* Phillip Harner, industrial engineering, St. George, was a K-State Proud co-chair, member of the K-State Student Foundation, Wildcat Week of Welcome coordinator, orientation leader and K-State scholars tour guide. He also was a member of FarmHouse fraternity; Blue Key senior honor society, where he was named William T. Muir Blue Key Man of the Year; Silver Key sophomore honor society; Order of Omega's Up-and-Coming Greek Community Servant of the Year; and served on the University Committee on Governmental Affairs, State Relations Committee, Federal Relations Committee, Student Governing Association Governmental Relations Committee and Student Centered Tuition Enhancement Committee. "My leadership experiences have taught me that above all else it's important to work hard and treat others well. When I let myself start chasing titles or recognition, the quality of what I do diminishes significantly and I put more emphasis on myself and what I want than those around me," Harner said. He will attend Lockheed Martin's Operation Leadership Development Program in Atlanta, Ga., at the end of June, working on the F-35 Joint Strike Fighter Program.

* Morgan Holechek, public relations, Salina, was a public relations intern and student staff/public relations specialist for the School of Leadership Studies, where she also served as class leader for the Introduction to Leadership Concepts course, public relations chair for the Leadership Studies Ambassadors and member of the Leadership Studies Advancement Council. She also was a resident assistant at Boyd Hall, and a member of Mortar Board senior honor society, Phi Eta Sigma national honor society and Public Relations Student Society of America. "In high school I found myself in a lot of leadership positions but without an academic background in the study of leadership and what it means to be a strong leader. Enrolling in the leadership studies course work, combined with my experiences at K-State, has given me a greater perspective on my own leadership style and has created a strength to lead others that I had not practiced in high school. I have learned that leadership is a practice, not a position or title," Holechek said. She will start work at K-State in July as an admissions representative.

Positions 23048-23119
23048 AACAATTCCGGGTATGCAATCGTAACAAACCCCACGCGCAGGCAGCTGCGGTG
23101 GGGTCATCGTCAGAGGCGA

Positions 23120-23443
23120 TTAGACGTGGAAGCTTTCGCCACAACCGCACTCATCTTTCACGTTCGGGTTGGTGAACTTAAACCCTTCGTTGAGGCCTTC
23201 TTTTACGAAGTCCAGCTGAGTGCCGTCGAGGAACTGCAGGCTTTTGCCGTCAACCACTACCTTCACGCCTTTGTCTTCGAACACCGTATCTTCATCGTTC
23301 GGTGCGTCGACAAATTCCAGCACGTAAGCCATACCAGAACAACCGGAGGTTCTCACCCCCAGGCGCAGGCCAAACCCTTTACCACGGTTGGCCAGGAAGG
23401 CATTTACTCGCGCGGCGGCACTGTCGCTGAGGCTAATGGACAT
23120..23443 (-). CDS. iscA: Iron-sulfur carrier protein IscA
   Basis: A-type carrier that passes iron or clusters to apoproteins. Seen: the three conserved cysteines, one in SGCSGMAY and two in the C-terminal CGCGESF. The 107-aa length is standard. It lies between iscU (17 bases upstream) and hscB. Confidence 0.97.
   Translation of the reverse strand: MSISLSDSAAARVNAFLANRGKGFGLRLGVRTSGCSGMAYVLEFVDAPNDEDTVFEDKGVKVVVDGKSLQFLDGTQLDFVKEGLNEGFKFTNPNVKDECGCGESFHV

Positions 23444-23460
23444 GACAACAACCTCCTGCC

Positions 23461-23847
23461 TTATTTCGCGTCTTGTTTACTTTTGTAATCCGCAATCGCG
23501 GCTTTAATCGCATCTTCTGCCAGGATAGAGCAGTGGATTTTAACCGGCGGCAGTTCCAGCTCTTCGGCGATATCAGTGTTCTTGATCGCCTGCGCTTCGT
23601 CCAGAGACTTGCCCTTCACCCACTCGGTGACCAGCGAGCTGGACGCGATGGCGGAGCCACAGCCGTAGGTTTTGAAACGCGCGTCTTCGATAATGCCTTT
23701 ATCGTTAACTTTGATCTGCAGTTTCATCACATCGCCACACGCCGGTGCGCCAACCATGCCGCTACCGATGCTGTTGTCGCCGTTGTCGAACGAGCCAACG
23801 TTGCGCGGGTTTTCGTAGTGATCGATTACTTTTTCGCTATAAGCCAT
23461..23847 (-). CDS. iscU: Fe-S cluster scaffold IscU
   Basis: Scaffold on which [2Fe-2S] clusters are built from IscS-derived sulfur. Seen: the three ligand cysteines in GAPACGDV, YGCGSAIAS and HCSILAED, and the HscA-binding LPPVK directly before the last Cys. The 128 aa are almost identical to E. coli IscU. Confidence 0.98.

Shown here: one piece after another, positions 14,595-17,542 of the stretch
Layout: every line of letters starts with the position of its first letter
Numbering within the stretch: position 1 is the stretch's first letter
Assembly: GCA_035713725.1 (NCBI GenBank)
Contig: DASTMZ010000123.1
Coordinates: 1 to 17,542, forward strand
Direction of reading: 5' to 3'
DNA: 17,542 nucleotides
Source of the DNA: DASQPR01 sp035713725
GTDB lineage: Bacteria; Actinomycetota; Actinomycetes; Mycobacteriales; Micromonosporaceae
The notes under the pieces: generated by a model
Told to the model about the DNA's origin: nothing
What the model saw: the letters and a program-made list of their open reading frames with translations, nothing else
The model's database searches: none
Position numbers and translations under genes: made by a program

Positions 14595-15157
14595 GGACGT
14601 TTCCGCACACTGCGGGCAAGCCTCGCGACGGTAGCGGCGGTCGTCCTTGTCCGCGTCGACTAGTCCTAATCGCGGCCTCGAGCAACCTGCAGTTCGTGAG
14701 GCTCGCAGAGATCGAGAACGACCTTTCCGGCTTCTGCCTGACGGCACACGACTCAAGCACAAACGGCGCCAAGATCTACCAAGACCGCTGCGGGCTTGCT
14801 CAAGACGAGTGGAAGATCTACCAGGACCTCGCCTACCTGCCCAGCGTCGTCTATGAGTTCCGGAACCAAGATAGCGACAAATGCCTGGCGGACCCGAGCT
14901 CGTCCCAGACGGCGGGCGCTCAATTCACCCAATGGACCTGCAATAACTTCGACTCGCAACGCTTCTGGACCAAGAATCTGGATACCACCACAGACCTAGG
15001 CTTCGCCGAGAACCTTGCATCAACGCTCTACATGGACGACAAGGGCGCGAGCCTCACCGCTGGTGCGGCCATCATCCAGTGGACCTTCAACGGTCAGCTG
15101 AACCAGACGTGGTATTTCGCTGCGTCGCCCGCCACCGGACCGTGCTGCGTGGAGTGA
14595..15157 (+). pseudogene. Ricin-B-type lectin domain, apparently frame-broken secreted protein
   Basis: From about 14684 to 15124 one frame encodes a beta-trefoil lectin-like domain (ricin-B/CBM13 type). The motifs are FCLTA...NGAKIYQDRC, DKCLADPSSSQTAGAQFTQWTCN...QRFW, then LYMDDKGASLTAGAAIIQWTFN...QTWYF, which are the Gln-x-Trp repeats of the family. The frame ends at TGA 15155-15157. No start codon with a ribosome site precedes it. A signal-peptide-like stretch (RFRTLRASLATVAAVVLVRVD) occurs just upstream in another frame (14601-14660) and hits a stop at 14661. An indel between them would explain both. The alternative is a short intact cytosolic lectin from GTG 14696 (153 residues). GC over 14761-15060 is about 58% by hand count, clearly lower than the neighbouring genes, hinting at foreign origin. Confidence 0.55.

* Danielle D. Young, family studies and human services, Ulysses, was president of her sorority, Kappa Kappa Gamma; was a member of Mortar Board senior honor society; was a campus tour guide, special tours coordinator, tour scheduler and Wildcat Warm-up director for new student services; and was in the Frontier Program. "My leadership experiences have given me the opportunity to learn more about myself as a leader by working with others and learning from failure as well as successes," Young said. She plans to pursue a career in special event planning.

* Sarah Woodruff, technology management, Wamego, is giving the student address at May commencement for K-State Salina. A K-State honors list student since fall 2009, she was a member of Students in Free Enterprise and active with the K-State Salina Student Governing Association, serving as 2010-2011 student body vice president and 2009-2010 webmaster. "My leadership experiences have made me more confident and comfortable working with different types of people and accepting all of the different ideas everyone has to offer," Woodruff said. She plans to pursue a career in digital media.